Their most decorated bottling, however, was the Telaya 2012 Cabernet Sauvignon. It took the Chairman’s Award at the Riverside (Calif.) International Wine Competition, a gold medal at the Seattle Wine Awards and a coveted double platinum in Wine Press Northwest’s year-end Platinum “Best of the Best” judging. That Cab comes from Scooteney Flats Vineyard on Red Mountain in Washington state.
“We’ve always had the vision of making the best possible wine that we can make,” he said. “It starts with the best fruit, and we just don’t have enough fruit in Idaho for all of us to make great wine. Other winemakers were here first. They have contracts, and they have taken up a big chunk of the fruit. As things come up in Idaho, we try to get involved and make it happen.”
Successes come with Idaho, Washington grapes
There are 51 wineries in the Gem State, and the scarcity of fruit in Idaho prompted the Sullivans to develop relationships with some of Washington’s top growers, including renowned Dick Boushey and Damon LaLonde. They handle those larger bottlings in the Columbia Valley facility owned by acclaimed Charlie Hoppes.
“We’ll continue to operate with a foot in both places,” Earl said. “I don’t particularly mind the drive between here and the Tri-Cities. I’ve gotten it down to about four hours, and Charlie’s been good to work with. He’s got a large shop.”
But now, the Sullivans will be bringing back the smaller lots such as Grenache, Mourvèdre and Counoise to Garden City. One of those varieties will end up in Carrie’s hands as part of Telaya’s first rosé program.
“We will still have grower relationships in Washington,” Earl said.
Kentucky products dig deeper roots in Idaho
Earl worked on the family farm growing up in Kentucky, then met Carrie at Centre College in Danville on his way to a career in the pharmaceutical industry. Fifteen years ago, they moved to Boise and put down roots because they wanted to raise their two boys in Idaho. Along the way, the Sullivans have refined their touch for staging events and building bonds with customers. Thanks to Jordan-Wilcomb Construction, they now can play host to as many functions as they can handle.
“We enjoy the hospitality side of it,” he said. “It is creating an experience with the wine. Danny Meyer in Setting the Table says, ‘The delivery of the product to you is a service. How you feel about the service? That’s hospitality.’ Everyone at Telaya has to read that book, and we talk about that at all of our corporate retreats.”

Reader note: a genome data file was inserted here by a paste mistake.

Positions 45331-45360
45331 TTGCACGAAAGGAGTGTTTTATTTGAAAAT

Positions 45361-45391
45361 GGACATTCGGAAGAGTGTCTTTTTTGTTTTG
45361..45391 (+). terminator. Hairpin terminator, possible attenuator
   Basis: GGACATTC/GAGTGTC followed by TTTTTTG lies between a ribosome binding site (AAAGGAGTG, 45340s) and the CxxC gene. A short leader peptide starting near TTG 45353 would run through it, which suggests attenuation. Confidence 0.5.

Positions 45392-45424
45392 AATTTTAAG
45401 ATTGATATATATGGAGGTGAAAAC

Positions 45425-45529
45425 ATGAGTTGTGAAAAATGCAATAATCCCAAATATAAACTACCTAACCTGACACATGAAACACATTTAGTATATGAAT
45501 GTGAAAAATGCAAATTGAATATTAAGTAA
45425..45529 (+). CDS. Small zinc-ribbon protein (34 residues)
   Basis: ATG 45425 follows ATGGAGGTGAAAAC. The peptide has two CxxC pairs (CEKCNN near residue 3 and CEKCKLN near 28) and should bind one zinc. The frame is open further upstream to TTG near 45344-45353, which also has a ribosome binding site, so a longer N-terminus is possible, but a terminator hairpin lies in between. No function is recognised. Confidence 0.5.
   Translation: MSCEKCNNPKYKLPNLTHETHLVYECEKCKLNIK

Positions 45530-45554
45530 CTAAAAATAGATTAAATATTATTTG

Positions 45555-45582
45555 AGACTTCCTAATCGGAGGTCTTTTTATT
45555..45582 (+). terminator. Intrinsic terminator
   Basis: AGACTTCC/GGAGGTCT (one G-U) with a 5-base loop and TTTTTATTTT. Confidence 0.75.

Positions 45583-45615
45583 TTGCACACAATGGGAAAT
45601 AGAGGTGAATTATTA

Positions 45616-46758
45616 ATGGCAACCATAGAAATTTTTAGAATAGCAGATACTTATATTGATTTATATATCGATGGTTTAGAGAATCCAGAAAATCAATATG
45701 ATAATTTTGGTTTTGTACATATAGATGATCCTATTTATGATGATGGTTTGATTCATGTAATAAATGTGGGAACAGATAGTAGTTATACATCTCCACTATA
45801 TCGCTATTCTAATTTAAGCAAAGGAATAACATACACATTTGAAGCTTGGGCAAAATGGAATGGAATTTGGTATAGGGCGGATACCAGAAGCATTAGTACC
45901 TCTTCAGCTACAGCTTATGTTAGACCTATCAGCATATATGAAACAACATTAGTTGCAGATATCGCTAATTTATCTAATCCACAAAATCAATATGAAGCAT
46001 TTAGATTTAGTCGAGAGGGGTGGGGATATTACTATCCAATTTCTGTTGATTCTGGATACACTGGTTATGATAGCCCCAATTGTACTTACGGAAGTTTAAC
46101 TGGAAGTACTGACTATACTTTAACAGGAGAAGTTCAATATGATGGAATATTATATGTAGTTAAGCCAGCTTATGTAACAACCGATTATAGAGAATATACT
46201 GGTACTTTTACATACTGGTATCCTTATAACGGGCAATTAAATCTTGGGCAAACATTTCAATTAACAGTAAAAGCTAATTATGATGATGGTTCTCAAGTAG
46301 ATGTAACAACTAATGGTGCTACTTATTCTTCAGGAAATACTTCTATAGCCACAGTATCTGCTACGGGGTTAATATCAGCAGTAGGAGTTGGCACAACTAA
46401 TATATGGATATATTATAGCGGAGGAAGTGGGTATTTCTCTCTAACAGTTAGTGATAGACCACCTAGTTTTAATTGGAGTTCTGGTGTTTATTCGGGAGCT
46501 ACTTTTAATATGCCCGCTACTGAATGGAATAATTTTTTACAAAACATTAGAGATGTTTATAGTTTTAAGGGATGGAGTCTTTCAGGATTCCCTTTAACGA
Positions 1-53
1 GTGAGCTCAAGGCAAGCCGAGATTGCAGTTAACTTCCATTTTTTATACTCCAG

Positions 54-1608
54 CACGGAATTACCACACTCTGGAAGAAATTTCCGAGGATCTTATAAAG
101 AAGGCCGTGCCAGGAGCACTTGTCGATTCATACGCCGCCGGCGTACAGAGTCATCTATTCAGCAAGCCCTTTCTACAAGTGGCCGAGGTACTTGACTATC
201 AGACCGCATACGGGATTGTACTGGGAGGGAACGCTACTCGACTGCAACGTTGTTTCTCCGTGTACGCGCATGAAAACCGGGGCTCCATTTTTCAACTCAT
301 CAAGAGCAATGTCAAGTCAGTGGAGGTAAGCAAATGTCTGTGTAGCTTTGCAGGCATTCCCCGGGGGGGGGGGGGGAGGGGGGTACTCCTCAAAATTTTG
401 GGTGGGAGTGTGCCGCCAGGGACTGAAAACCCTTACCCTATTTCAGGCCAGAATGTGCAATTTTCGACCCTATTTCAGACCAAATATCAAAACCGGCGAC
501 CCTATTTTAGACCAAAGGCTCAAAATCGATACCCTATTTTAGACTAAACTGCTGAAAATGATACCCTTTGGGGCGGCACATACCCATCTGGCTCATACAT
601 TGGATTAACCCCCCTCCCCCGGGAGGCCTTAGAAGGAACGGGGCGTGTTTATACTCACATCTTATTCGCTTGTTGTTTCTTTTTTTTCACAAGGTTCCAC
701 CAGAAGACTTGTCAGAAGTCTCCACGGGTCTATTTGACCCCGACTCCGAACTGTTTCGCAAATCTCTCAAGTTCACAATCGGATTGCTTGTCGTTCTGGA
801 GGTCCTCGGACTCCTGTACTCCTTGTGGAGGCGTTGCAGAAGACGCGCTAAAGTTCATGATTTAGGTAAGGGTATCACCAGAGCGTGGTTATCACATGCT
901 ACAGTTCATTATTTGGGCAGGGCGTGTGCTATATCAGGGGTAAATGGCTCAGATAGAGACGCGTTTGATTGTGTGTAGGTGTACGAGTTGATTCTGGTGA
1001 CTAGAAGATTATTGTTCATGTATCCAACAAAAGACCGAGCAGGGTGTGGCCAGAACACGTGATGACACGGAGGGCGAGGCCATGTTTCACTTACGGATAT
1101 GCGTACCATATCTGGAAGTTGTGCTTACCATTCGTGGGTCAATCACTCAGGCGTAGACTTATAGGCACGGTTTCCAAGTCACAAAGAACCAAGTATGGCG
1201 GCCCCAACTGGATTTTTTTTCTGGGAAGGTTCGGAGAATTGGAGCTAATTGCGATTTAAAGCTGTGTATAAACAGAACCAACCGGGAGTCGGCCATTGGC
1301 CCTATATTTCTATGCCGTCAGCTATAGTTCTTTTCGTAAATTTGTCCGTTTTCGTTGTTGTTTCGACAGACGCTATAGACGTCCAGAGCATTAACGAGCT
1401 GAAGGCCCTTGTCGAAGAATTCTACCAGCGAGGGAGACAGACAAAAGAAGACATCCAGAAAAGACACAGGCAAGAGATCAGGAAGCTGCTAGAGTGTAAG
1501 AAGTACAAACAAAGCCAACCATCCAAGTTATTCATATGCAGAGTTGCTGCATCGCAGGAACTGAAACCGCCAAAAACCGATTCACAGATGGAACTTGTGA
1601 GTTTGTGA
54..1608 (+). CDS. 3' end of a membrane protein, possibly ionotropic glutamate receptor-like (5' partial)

On the second floor is a conference room available for business meetings, wine education, birthday parties and wedding receptions. The ground floor features a tasting room that can be partitioned off by barn doors – creating separate tasting experiences for Telaya and Coiled.
“And we have the patio with a fire pit,” Carrie added.
Thoughtful touches around the tasting room include phone-charging stations at opposite ends of the fire pit.
“If we can get people walking or riding down the Greenbelt to take notice, hopefully they’ll say, ‘OK, I’m going to give Idaho wine a shot,’ ” Earl said. “We need to educate people on Idaho wine, on Telaya wine and on hospitality. It can be done well.”
Starting Thursday, the shared tasting room will be open seven days a week.
Telaya, Riverside ready to do business
Telaya’s arrival also would seem to be an attraction for the Riverside Hotel, which sold a portion of its land to the Sullivans for Telaya. A stone’s throw from the tasting room is the Riverside’s Sandbar Patio Bar & Grill.
“This hotel used to be the destination in Boise,” Earl said. “The new ownership group wants to restore it to its former glory, and they’ve renovated every room in the hotel. The Sapphire Room now has live music 360 days a year.
“It’s a tremendous asset for us, and we’ve booked several events for the winery through the hotel,” Sullivan continued. “It’s a great avenue for people to become aware of Idaho wine as they travel. They can walk right next door to a winery.”
Today, Earl’s parents jet into Boise to see the Telaya project. Both of their grandsons, Jack and Ty, now get to spend more time helping out around the family winery, but they also know there is a quiet space in their father’s second-story office with a view of the Boise River, the Greenbelt and snow-capped mountains.
“Their bean bag chairs are right there in the corner,” Earl said.